During a wellness checkup, you may be given cancer and other disease screenings. Hearing, eyesight, cervical cancer, diabetes, and sexually transmitted infections are all possible screenings, according to USC (STIs). Other screenings you might have include diabetes, osteoporosis, and lung cancer, especially if you're 65 or older, according to USC.

Some healthcare practitioners may inquire about your reproductive health. If you're thinking about starting a family, your OB-GYN might suggest prenatal vitamins and other ways to boost your fertility, according to USC. If you don't want to get pregnant or don't want to have children right now, your provider can talk to you about the benefits and drawbacks of various birth control methods and help you choose the best one for you..

Mental health is another essential topic that your doctor may discuss during your annual well-woman check, according to OHSU. You may be asked about your mood, such as whether you are irritable or have mood swings frequently. According to OHSU, you may also be screened for depression, anxiety, and substance abuse issues.

What kinds of questions will they ask me?

Your provider may ask you several probing questions during a well-woman check to discover more about your overall physical, emotional, and mental health. This could include questions regarding your menstrual period, chronic health concerns, new symptoms, pregnancy, and current amount of sexual activity, according to the DHHS. You may also be questioned about your drug and alcohol use, as well as any current prescriptions you are taking.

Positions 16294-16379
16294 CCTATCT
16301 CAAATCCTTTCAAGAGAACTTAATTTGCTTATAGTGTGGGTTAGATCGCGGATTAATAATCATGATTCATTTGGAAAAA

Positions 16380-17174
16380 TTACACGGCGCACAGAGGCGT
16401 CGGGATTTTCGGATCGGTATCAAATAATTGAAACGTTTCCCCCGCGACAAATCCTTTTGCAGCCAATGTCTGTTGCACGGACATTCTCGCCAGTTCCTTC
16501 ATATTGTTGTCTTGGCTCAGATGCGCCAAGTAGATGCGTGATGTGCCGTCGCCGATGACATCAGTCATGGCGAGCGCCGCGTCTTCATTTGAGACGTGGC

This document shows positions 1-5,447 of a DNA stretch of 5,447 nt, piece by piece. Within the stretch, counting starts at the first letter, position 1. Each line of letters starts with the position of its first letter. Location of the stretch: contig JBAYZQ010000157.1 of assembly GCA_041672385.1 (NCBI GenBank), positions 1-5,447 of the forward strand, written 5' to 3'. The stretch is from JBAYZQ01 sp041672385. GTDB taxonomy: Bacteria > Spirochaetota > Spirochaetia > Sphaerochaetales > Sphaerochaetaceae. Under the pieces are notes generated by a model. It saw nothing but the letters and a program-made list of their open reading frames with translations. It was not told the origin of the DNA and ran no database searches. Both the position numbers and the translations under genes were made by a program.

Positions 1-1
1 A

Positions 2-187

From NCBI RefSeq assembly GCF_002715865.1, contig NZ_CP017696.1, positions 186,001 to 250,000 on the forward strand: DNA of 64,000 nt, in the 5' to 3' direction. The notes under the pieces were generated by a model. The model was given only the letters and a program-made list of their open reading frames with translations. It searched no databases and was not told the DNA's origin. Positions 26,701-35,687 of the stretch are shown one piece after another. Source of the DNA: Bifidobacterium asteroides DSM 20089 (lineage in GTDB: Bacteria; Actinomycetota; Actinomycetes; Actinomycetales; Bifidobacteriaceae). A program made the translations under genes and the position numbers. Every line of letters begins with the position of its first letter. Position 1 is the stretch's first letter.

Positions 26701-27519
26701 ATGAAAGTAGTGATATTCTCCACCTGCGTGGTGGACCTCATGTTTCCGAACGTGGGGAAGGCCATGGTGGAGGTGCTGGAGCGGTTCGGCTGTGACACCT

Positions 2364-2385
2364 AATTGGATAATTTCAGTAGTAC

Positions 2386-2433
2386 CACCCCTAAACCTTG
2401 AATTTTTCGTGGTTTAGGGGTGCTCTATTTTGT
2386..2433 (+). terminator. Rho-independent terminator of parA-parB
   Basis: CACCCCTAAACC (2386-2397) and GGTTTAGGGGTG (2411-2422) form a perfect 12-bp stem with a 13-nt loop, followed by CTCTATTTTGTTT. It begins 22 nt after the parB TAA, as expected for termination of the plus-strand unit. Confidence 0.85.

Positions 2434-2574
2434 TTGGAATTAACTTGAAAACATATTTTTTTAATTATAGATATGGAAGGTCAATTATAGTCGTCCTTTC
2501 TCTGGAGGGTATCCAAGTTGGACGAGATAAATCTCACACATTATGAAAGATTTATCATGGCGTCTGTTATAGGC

What questions should I ask my doctor?

A well-woman checkup is the ideal time to ask your doctor any health-related questions. For example, you might wish to inquire about the effectiveness of specific diets or new medications or treatments you've lately heard about. Birth control, monthly irregularities, reproductive concerns, vaginal discharge, and immunizations are among the topics you can discuss, according to the DHHS.

According to DHHS, well-woman exams are usually done one-on-one with your doctor, who should be someone you trust and feel comfortable speaking with. Once you've found the proper doctor, you'll feel more at ease discussing health-related questions or concerns with your doctor, who will be able to shed more light on them.

Will I need to have any tests?

If you have any troubling symptoms, such as irregular menstrual bleeding, vaginal itching, pain, or symptoms that indicate you may have a STI, your doctor may order specific testing. Tests and screenings for malignancies such as breast cancer, cervical cancer, and HPV are also possible.

Sources

Solv has strict sourcing guidelines and relies on peer-reviewed studies, academic research institutions, and medical associations. We avoid using tertiary references.

  1. Get Your Well-Woman Visit Every Year (July 8, 2021)
    https://health.gov/myhealthfinder/topics/everyday-healthy-living/sexual-health/get-your-well-woman-visit-every-year
  2. Well-woman Visits: Not Your Mom’s “Annual”
    https://www.ohsu.edu/womens-health/well-woman-visits-not-your-moms-annual
  3. Know Before You Go: Well Women Visits at Every Age
    https://nursing.usc.edu/blog/well-women-health-visits/
  4. What Is an OB/GYN? A Look at the Doctors Specializing in Women’s Health (October 21, 2021)
    https://www.sgu.edu/blog/medical/what-is-an-ob-gyn/
  5. Gynecologic Examination (July 21, 2021)
    https://www.ncbi.nlm.nih.gov/books/NBK534223/
  6. Women’s Health Checkup (January 14, 2022)
    https://medlineplus.gov/womenshealthcheckup.html
  7. Pap test (January 12, 2022)
    https://medlineplus.gov/ency/article/003911.htm